During period t2, the switching element TR1, which corresponds to the reference phase in the inverter circuit 13, and the switching element TR5 of the auxiliary switching circuit 14 are simultaneously activated. In this state, the switching element TR4 corresponding to the control phase remains deactivated. Thus, the switching element TR1 is activated by zero current, and the switching element TR5 is activated by zero current or zero voltage. This reduces switching losses in the switching elements TR1 and TR5. Since the switching elements TR1 and TR5 are activated and the switching element TR4 is deactivated, the supply of DC power from the DC conversion circuit 12 to the transformer INT is not started.

During period t3, the switching element TR4 corresponding to the control phase is activated. In this state, the leakage inductance at the primary coil of the transformer INT activates the switching element TR4 with zero current and reduces the switching loss. The switching elements TRR1 and TR5 have been activated in period t2, and the switching element TR4 is activated in period t3. Thus, DC power from the DC conversion circuit is supplied to the primary coil of the transformer INT. In this manner, DC power is supplied from the DC conversion circuit 12 to the primary coil of the transformer INT in a period that is further shorter than the case shown in FIG. 2( b). Thus, the output power of the power supply 11 is extremely small.

During period t4, the switching element TR5 of the auxiliary switching circuit 14 is deactivated before the switching elements TR1 and TR4 of the inverter circuit 13. The switching element TR5 is deactivated by a zero voltage. This reduces a switching loss. When the switching element TR5 is deactivated, the charged auxiliary capacitor C2 continues to supply DC power to the transformer INT. This discharges the auxiliary capacitor C2.

During period t5, the switching element TR1 corresponding to the reference phase in the inverter circuit 13 is deactivated before the switching element TR4 corresponding to the control phase. The discharging of the auxiliary capacitor C2 deactivates the switching element TR1 with zero voltage. This reduces switching loss. In this state, return current flows through the switching element TR4 and the freewheeling diode D3. However, the auxiliary capacitor C2 is not charged and remains in a discharged state.

During period t6, the switching element TR4 corresponding to the control phase is deactivated. Here, the auxiliary capacitor C2 is still in a discharged state. Thus, the switching element TR4 is deactivated by a zero voltage, and the switching loss is reduced. The deactivation of the switching element TR4 switches the path in which return current flows through the freewheeling diodes D3 and D2 and charges the auxiliary capacitor C2.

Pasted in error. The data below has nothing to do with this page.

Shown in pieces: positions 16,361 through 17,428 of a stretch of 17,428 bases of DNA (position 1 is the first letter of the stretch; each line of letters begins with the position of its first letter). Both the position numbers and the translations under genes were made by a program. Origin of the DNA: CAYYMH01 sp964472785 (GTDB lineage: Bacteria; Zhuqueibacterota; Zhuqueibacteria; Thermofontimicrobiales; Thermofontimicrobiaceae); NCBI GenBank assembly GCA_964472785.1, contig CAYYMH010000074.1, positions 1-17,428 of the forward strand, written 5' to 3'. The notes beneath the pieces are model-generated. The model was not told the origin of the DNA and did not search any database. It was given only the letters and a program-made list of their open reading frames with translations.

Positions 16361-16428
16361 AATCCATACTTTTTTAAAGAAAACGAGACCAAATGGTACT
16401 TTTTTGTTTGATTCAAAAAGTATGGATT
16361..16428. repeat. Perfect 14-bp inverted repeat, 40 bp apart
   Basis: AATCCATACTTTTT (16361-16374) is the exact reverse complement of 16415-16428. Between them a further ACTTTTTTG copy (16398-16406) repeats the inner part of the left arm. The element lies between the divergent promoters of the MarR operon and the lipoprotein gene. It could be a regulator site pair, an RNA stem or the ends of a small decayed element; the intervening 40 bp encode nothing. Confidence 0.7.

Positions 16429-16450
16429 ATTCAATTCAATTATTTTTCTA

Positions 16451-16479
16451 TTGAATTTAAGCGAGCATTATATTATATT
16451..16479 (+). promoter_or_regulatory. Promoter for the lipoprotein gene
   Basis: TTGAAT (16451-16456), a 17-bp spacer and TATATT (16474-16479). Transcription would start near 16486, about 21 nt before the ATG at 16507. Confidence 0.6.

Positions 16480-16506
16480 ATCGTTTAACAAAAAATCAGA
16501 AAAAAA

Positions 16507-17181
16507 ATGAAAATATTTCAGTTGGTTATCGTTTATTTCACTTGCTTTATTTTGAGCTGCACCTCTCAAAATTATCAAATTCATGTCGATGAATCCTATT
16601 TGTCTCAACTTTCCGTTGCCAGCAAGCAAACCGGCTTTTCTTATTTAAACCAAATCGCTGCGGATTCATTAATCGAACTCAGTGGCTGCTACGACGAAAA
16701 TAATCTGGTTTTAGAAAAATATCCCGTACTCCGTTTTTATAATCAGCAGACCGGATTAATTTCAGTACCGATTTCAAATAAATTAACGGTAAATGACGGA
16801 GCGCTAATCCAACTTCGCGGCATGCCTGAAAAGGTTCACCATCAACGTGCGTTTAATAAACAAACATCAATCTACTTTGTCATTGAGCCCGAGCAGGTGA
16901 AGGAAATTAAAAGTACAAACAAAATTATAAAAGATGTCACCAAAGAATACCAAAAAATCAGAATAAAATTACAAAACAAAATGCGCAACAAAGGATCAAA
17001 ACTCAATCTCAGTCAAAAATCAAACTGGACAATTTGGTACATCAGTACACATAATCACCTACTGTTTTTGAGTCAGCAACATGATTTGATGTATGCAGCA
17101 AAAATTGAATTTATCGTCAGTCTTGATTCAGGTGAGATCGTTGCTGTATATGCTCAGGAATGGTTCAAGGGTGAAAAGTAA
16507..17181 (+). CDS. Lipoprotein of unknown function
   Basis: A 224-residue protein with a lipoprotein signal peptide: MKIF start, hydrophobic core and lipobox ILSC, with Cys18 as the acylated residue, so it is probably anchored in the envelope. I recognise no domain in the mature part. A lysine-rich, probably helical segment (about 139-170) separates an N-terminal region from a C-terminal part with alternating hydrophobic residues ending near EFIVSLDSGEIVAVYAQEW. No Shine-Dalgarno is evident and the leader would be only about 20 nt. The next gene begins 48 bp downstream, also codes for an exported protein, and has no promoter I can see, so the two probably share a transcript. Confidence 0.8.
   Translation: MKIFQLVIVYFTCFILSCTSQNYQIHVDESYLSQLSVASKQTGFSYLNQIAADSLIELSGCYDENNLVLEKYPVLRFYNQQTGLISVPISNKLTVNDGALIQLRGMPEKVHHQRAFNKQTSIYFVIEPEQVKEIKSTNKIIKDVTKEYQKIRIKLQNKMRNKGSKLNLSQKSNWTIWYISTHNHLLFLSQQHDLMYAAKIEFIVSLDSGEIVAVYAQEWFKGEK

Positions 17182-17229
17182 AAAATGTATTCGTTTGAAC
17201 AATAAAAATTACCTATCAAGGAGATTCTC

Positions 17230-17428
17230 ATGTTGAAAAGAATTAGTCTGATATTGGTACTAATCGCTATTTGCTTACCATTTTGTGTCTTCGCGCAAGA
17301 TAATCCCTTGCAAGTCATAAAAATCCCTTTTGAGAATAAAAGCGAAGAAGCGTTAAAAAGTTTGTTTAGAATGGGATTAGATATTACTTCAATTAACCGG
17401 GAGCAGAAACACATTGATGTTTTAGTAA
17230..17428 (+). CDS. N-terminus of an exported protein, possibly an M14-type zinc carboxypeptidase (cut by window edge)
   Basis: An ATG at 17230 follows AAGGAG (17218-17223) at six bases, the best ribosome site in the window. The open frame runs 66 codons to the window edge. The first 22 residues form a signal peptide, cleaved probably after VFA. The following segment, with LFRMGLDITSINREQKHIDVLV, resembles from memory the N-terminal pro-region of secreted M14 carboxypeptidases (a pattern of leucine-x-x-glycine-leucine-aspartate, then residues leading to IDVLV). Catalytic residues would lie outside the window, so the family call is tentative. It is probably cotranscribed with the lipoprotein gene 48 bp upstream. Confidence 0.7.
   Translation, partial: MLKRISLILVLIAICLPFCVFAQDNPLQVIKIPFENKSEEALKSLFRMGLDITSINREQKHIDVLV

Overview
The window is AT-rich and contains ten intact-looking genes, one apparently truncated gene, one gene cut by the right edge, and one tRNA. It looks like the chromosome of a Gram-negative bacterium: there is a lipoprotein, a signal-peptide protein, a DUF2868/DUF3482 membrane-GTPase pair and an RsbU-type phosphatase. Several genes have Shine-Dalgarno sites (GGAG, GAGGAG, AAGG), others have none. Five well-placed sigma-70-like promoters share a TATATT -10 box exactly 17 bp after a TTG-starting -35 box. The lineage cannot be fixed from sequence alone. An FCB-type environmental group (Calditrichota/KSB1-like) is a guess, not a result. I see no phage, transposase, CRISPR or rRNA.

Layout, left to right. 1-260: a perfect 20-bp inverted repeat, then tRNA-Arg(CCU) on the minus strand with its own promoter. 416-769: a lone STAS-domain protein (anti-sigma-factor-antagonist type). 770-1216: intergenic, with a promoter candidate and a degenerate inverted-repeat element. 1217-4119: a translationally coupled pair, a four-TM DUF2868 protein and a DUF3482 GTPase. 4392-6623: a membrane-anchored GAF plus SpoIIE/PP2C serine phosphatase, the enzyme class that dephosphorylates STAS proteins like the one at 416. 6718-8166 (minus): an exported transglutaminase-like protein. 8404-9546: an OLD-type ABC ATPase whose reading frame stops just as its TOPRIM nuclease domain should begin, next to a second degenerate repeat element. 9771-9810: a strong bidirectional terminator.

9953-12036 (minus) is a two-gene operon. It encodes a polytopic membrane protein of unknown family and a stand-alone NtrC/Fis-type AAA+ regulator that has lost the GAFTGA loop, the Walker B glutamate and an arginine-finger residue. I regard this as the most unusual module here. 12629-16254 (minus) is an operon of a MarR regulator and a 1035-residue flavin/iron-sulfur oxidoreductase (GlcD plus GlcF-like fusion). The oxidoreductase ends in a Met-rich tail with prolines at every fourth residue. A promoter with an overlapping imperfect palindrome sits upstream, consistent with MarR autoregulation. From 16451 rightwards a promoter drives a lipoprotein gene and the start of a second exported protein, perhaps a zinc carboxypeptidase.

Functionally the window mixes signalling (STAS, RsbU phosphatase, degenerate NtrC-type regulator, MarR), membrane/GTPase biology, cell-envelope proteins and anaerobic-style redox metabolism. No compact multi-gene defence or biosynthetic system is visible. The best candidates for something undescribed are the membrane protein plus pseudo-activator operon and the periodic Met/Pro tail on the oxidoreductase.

During periods t7 to t10, the switching elements TR1, TR4, and TR5 remain deactivated. Thus, the output voltage is not generated during periods t7 to t10.

In this manner, the half of the cycle in which the switching elements TR1 and TR4 operate ends. In the next half of the cycle, the switching elements TR2 and TR3 operate.

During PSM control, the ON pulse width Wm of the control signals for the switching elements TR1 to TR4 and the ON pulse width Ws of the control signal for the switching element TR5 are fixed to the minimum pulse widths Wm0 and Ws0. Further, by changing the phase difference α between the control pulse signal corresponding to the reference phase, which is calculated based on the difference X from the actual value, and the control pulse signal corresponding to the control phase, the output voltage is adjusted when an extremely small output is required. Accordingly, the switching elements TR1 to TR4 and, in particular, the switching element TR5 can still be sufficiently activated.

During period t5, the switching element TR1 (TR3) is deactivated, the switching element TR4 (TR2) is activated, and return current flows through the switching element TR4 (TR2) and the freewheeling diode D3 (D1). As a result, current flows to the primary coil of the transformer INT in the same manner as in FIG. 2( b). However, in the case of FIG. 2( c), the voltage between the terminals of the primary coil in the transformer INT decreases before the case shown in FIG. 2( b). This reduces the output power of the power supply 11 and generates an extremely small output as required.